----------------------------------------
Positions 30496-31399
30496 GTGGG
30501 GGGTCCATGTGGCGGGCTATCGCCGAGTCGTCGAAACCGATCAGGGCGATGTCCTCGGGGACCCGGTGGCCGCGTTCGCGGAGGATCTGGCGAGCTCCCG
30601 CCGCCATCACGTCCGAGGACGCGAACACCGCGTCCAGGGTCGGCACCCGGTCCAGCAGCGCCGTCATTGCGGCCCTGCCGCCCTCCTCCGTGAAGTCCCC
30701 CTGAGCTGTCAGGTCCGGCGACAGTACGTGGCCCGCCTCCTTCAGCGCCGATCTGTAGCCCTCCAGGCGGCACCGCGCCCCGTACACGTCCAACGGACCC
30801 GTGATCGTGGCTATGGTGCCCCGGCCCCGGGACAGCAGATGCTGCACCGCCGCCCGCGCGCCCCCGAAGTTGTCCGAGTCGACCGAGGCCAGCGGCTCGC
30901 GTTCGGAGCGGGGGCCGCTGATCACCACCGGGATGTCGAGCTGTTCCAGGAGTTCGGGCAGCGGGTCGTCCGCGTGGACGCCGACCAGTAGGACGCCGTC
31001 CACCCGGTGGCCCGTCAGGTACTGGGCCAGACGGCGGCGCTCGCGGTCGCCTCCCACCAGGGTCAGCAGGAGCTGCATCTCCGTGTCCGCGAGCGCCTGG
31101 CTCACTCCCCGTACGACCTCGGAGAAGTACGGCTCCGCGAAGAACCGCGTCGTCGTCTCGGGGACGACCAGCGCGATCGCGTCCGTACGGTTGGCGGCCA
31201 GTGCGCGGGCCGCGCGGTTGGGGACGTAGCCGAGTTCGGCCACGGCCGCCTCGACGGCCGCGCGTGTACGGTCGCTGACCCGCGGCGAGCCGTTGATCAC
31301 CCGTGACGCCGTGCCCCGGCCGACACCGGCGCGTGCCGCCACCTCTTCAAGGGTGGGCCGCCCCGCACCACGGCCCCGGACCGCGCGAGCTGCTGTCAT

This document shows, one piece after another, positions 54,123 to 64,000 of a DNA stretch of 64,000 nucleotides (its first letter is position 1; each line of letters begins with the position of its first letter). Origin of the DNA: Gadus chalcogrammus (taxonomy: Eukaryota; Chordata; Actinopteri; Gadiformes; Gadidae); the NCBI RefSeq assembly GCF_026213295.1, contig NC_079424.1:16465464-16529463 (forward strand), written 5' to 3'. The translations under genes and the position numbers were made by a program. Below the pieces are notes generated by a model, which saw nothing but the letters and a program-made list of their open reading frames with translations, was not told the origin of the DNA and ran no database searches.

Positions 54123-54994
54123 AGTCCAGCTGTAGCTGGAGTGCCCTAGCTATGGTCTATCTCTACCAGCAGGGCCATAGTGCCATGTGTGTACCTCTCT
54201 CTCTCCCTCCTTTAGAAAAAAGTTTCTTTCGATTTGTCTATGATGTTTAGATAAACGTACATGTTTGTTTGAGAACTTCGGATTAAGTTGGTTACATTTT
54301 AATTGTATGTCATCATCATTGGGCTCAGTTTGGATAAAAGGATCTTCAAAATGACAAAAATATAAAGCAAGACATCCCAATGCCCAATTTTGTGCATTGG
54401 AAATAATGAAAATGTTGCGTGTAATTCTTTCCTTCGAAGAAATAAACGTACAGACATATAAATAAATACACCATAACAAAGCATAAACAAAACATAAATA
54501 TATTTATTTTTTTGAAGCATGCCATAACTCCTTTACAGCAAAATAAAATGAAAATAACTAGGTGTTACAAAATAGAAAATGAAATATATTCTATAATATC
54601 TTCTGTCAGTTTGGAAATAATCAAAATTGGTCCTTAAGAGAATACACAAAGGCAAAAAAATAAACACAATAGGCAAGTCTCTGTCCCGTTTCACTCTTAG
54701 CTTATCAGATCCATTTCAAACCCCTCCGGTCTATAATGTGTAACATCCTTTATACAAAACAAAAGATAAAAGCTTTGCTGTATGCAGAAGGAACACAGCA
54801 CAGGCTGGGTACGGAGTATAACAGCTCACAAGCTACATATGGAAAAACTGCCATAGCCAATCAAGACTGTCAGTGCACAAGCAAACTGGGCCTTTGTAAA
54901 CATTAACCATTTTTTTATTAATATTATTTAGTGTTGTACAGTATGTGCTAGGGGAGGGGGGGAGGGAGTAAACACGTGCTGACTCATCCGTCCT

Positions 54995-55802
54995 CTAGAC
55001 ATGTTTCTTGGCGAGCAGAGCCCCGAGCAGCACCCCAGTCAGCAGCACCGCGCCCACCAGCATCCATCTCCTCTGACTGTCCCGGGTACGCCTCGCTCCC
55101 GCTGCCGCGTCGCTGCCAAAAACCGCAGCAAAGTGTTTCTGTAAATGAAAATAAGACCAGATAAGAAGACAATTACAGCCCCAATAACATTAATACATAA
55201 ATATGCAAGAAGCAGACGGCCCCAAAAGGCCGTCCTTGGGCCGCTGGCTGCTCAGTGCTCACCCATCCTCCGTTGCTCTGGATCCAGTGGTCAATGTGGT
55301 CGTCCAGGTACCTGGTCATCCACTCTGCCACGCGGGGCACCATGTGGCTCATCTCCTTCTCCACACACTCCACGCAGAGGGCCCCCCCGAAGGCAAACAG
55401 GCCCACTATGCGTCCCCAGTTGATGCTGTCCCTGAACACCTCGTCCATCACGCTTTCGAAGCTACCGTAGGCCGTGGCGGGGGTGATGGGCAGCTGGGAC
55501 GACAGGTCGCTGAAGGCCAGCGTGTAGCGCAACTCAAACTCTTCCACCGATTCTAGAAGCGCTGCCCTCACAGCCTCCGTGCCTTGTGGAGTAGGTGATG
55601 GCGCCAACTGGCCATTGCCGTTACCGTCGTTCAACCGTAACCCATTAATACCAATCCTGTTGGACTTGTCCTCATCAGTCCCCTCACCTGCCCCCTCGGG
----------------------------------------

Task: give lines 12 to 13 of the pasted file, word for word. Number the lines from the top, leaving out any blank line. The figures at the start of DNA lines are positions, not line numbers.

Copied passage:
This document shows, one piece after another, positions 54,123 to 64,000 of a DNA stretch of 64,000 nucleotides (its first letter is position 1; each line of letters begins with the position of its first letter). Origin of the DNA: Gadus chalcogrammus (taxonomy: Eukaryota; Chordata; Actinopteri; Gadiformes; Gadidae); the NCBI RefSeq assembly GCF_026213295.1, contig NC_079424.1:16465464-16529463 (forward strand), written 5' to 3'. The translations under genes and the position numbers were made by a program. Below the pieces are notes generated by a model, which saw nothing but the letters and a program-made list of their open reading frames with translations, was not told the origin of the DNA and ran no database searches.

Positions 54123-54994